The admiration between the employer and employees is mutual at Imperial Garden. Being in the restaurant industry for decades, Yee and Tang (also a former restaurateur) realize gracious employers are hard to find. Tang recommended Yi to hire Yee. With pride, Yi showed me a video clip of Tang and Yee’s skills, speed, and dexterity in making dim sum.
During the dinner, Yee and Tang repeatedly encouraged the guests to hold their events at their restaurant. I couldn’t believe it —Yee and Tang’s commitment and loyalty to Yi even though they have worked together for only a short time. The bond between the boss and team is the envy of many in the restaurant business. It also reflects a successful working relationship between Mandarin and Cantonese-speaking Chinese in this community, which is unique because sometimes, it can pose hurdles.
The challenge of many Chinese restaurants is dinnertime. Most dim sum restaurants have decent business during lunch hour, and Imperial Garden is pretty popular. On weekends, there are lines.
What Imperial Garden offers is its new specialty, authentic Beijing duck. Yi hired a team of chefs from Beijing who have years of experience in cooking Beijing duck. A special stove was installed to roast the bird, to preserve its natural flavor.
The duck was the highlight of our dinner. The young chef from Beijing told me that he has been roasting duck for the past 15 years, since he was 18 years old. He sliced the duck with precision. What we would regularly do at home, is chop the bird into random pieces. His craftsmanship was revealed in his finished product — each piece laid out the shape of a bird on the plate.
Seattle’s Beijing duck has been Americanized — it’s marinated and then deep-fried. Then, it’s served with a white Chinese bun (bao). “That’s backward,” said Jimmy Leung, one of the guests, complaining about Seattle’s old-fashioned way of preparing Beijing duck.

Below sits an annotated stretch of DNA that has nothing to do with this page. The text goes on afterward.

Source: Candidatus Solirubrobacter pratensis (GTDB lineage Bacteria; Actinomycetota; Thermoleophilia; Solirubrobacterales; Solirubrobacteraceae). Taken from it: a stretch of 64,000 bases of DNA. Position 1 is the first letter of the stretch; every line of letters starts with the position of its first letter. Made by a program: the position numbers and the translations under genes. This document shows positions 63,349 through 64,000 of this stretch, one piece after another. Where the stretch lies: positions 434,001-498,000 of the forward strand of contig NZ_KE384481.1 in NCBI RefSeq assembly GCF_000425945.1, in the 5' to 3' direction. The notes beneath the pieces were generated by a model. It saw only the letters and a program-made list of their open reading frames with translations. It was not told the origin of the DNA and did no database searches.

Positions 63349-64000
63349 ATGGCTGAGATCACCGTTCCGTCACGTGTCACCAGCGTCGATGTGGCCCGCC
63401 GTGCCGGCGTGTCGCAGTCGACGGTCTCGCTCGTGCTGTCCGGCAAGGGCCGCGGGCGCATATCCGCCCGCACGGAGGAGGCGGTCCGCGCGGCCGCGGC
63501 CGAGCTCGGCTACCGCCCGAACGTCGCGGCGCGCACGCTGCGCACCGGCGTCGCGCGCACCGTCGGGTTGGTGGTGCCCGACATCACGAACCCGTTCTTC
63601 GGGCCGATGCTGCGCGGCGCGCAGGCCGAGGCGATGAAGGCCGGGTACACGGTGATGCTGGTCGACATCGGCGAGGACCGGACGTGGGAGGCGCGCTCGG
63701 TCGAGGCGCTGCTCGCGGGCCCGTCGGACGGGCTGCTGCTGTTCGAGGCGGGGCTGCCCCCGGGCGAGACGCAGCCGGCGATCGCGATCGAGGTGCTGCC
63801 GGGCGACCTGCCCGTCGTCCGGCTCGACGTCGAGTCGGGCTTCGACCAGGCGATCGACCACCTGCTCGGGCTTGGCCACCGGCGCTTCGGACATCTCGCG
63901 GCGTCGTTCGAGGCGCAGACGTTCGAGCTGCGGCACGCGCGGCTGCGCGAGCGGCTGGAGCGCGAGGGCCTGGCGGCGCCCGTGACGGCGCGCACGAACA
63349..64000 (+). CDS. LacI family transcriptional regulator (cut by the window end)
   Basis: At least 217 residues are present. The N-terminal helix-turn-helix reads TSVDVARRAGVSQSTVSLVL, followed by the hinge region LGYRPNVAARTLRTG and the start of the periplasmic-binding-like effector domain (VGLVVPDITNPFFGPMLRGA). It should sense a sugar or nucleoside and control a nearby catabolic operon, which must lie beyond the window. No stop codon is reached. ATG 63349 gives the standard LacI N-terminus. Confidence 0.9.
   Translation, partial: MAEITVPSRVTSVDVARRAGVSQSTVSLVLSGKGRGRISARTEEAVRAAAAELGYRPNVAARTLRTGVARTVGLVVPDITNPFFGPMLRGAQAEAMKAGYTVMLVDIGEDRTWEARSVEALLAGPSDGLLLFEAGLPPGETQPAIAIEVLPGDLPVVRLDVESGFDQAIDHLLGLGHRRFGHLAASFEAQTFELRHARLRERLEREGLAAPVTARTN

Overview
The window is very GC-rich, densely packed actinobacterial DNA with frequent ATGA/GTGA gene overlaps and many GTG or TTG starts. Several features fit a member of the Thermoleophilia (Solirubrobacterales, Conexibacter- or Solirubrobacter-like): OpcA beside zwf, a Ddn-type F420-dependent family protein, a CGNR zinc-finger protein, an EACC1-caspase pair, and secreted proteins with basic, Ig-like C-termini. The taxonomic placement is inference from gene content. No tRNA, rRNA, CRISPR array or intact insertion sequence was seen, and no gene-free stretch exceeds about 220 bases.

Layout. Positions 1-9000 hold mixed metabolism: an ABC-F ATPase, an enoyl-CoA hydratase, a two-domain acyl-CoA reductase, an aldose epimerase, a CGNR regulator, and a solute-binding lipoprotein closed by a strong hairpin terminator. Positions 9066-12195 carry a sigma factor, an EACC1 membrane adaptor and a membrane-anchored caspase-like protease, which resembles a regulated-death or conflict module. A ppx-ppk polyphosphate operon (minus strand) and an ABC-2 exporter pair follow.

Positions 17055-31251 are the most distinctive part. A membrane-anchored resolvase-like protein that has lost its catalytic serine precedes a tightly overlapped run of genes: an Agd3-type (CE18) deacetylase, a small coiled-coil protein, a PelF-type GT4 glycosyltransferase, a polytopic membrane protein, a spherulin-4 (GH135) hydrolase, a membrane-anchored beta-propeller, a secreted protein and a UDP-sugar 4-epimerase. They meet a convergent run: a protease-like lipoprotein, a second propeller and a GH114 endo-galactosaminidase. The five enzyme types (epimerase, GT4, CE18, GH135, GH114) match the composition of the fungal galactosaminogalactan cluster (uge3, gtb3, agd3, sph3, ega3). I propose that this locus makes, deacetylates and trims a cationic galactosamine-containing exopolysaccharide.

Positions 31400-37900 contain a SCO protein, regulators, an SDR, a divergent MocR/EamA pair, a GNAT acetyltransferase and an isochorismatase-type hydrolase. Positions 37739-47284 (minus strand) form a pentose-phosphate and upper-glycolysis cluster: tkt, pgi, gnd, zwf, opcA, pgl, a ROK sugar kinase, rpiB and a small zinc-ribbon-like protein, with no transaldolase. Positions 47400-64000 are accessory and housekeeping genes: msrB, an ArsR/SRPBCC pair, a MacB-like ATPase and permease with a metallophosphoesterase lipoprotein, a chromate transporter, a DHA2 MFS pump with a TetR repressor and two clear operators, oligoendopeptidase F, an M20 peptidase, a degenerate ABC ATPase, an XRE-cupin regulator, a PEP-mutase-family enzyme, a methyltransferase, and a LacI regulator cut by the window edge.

Leung appreciated the authentic style at Imperial Garden — the duck has no marinade, and it is served with thin pancake, not bao. Instead, two kinds of sauces were on the table for guests to spoon in and place on the duck meat, before wrapping it with the thin pancake.
Tony Au, another guest, said, “I enjoy the duck because it is light, tasty, with little grease and no MSG. In today’s world, what we eat affects our health. I like to eat simple and healthy food. The other dishes are also light with good wok energy (for the stir-fried dishes).”
Dr. Xiao Ming said, “We are fortunate to eat the authentic Beijing duck here. What Imperial Garden did is exactly the way China cooks the duck. I also enjoy the desserts, which is different from other restaurants. My dream is that Seattle’s Chinese food would excel and beat Vancouver B.C.’s Chinese cuisine.”
After consuming many pieces of duck, I didn’t have room to eat much else. I seconded what Au said, I prefer to eat Beijing duck preserved in its natural flavor. It was my first time in many years that I ate the real thing in Seattle.
Initially, I tried to get out of the dinner due to the freezing weather on Feb. 7. But Au said, “No, you can’t. You have to come.” I am glad I did. And I would be back for sure with my friends for both dinner and dim sum.
I have not stepped foot in Imperial Garden for the past few years. The dinner was unexpectedly pleasant. The restaurant has a lot of potential. Its challenge is all the competition in the area.
It takes a village to run a successful operation. And Yi has an A team. What it needs now is to spread the word that Imperial Garden is now under new ownership and management with its goal for excellence. Its leaders’ new vision and its team’s energy and dedication seem to be in sync.
Assunta can be reached at firstname.lastname@example.org.